Hungary appears to back-pedal on Chinese university plans after protests

BUDAPEST (REUTERS) – Hungary appeared to backtrack on plans to build a Chinese university in the capital Budapest after thousands took to the streets at the weekend accusing the government of cosying up to Beijing, provoking an angry Chinese response.

Opponents of nationalist Prime Minister Viktor Orban fear the planned private, US$2 billion (S$2.65 billion) campus could undercut the quality of higher education and help Beijing increase its influence in Hungary and the European Union.

A senior Orban aide said late on Sunday (June 6) the university was not even at the planning phase and once the plan took shape, in early 2023, it could be put to a referendum.

“Once the project’s conditions are known, we support a referendum in Budapest to decide whether locals want Fudan University here,” Mr Gergely Gulyas, chief of staff for Mr Orban, told the pro-government news website Mandiner late on Sunday.

Mr Orban, a self-styled illiberal, has built cordial ties with China, including massive joint business projects, and has several times this year blocked EU statements denouncing China’s record on human rights, angering his allies.

According to media reports, the government was willing to pay for the construction of Shanghai-based Fudan University’s first campus in Europe with a Chinese loan. The campus would displace a planned local student housing area.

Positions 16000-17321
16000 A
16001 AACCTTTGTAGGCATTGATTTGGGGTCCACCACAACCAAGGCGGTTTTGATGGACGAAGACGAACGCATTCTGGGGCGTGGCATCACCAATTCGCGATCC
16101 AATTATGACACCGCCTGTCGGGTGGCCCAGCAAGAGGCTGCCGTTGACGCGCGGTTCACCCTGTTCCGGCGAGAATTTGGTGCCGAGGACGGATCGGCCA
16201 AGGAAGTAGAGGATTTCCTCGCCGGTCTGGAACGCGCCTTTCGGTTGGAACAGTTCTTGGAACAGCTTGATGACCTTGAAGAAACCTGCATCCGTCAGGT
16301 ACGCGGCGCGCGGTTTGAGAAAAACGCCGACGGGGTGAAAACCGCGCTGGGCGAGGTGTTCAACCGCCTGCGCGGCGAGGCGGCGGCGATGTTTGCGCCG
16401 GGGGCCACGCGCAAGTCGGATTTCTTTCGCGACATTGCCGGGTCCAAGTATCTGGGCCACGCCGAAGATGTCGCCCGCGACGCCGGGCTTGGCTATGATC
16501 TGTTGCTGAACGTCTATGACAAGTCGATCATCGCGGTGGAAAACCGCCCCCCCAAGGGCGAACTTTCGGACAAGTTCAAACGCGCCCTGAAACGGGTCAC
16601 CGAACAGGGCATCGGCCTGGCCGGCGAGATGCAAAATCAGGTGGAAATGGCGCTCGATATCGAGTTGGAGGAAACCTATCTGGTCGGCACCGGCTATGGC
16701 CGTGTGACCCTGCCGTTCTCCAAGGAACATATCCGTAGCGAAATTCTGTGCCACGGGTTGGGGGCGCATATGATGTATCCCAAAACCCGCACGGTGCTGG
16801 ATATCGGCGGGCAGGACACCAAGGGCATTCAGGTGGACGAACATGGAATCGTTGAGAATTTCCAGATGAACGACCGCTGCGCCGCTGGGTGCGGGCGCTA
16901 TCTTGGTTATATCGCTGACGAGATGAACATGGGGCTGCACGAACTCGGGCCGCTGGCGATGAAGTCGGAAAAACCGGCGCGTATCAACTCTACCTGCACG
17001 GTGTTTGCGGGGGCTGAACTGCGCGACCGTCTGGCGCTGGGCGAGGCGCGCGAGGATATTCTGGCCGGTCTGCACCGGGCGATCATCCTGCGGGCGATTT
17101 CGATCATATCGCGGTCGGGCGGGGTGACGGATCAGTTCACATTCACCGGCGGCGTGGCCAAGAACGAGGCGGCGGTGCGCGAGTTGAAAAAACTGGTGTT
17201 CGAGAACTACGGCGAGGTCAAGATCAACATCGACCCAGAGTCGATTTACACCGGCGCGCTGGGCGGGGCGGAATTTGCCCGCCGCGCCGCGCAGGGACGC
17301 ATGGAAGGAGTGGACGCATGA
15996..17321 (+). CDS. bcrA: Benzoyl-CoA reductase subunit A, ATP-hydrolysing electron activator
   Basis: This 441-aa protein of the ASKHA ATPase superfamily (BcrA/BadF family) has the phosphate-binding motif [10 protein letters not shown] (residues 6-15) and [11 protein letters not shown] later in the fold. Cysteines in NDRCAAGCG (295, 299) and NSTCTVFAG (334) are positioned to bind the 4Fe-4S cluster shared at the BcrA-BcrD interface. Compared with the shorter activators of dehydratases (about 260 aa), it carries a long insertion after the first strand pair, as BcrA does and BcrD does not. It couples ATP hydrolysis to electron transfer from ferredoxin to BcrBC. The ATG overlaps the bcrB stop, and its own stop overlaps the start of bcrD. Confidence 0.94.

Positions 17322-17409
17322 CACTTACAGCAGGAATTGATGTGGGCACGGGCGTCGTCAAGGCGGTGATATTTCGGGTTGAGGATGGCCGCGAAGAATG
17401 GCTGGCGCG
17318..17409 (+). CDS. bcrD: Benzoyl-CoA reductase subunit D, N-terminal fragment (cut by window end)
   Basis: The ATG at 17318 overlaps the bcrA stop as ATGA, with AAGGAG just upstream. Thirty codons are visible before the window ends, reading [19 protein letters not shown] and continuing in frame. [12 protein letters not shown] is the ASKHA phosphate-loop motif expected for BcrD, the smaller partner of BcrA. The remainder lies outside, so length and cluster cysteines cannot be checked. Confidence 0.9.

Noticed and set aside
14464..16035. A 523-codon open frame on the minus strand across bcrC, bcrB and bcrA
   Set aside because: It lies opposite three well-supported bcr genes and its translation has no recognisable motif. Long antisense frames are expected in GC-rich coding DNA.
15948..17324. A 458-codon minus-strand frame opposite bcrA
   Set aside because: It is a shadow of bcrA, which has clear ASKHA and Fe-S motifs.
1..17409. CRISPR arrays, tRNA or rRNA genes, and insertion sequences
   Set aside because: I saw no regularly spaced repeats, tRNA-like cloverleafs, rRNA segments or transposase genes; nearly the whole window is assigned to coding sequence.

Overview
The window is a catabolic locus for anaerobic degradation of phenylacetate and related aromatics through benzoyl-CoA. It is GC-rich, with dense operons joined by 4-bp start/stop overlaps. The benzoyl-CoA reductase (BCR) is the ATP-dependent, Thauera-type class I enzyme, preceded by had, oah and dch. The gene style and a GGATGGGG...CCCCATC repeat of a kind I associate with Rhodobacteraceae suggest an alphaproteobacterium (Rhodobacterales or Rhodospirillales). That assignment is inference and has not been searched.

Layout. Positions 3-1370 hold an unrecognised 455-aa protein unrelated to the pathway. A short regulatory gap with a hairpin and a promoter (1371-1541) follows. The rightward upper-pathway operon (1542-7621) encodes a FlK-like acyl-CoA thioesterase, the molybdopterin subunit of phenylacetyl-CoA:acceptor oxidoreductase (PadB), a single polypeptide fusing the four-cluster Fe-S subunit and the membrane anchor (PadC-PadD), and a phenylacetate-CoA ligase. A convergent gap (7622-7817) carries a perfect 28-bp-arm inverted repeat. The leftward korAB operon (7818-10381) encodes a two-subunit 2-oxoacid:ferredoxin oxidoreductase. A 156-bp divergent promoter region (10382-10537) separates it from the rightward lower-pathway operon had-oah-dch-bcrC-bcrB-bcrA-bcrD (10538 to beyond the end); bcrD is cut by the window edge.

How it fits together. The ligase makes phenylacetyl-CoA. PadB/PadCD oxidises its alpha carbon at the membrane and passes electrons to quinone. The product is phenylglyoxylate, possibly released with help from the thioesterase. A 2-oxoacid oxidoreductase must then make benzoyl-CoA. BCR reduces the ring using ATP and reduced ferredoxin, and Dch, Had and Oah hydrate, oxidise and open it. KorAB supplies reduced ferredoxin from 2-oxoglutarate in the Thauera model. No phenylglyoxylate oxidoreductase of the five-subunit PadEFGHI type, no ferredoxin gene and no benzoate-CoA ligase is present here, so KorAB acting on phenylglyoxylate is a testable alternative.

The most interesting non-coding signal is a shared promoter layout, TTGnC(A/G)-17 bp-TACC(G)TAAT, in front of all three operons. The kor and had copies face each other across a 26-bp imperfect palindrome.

Mr Gergely Karacsony, the opposition mayor of Budapest and a top contender to challenge Mr Orban in elections next year, said last Saturday the university protest was a symbol of Hungarians rejecting heavy-handed government decisions.

“Although we are worlds apart on human rights… we really just don’t want a Chinese elite school built at the expense of Hungarian taxpayers,” Mr Karacsony said at last Saturday’s rally.

A media spokesman at the Chinese Embassy in Hungary, who did not give his name, criticised Mr Karacsony’s comments on the embassy’s Facebook page.

“In broad daylight, it is unseemly to criticise the internal affairs of another country, especially when I heard some key words in his speech, such as ‘Tiananmen Square protests’, ‘democracy’, ‘human rights’ and ‘values’,” the official said.

Hungary blocked an EU statement in April criticising China’s new security law in Hong Kong, undermining the bloc’s efforts to confront Beijing’s curbing of freedoms in the former British colony.

Hong Kong police last Friday stopped people gathering to commemorate the anniversary of China’s bloody suppression of pro-democracy protesters in and around Beijing’s Tiananmen Square on June 4, 1989, in a further crackdown on dissent.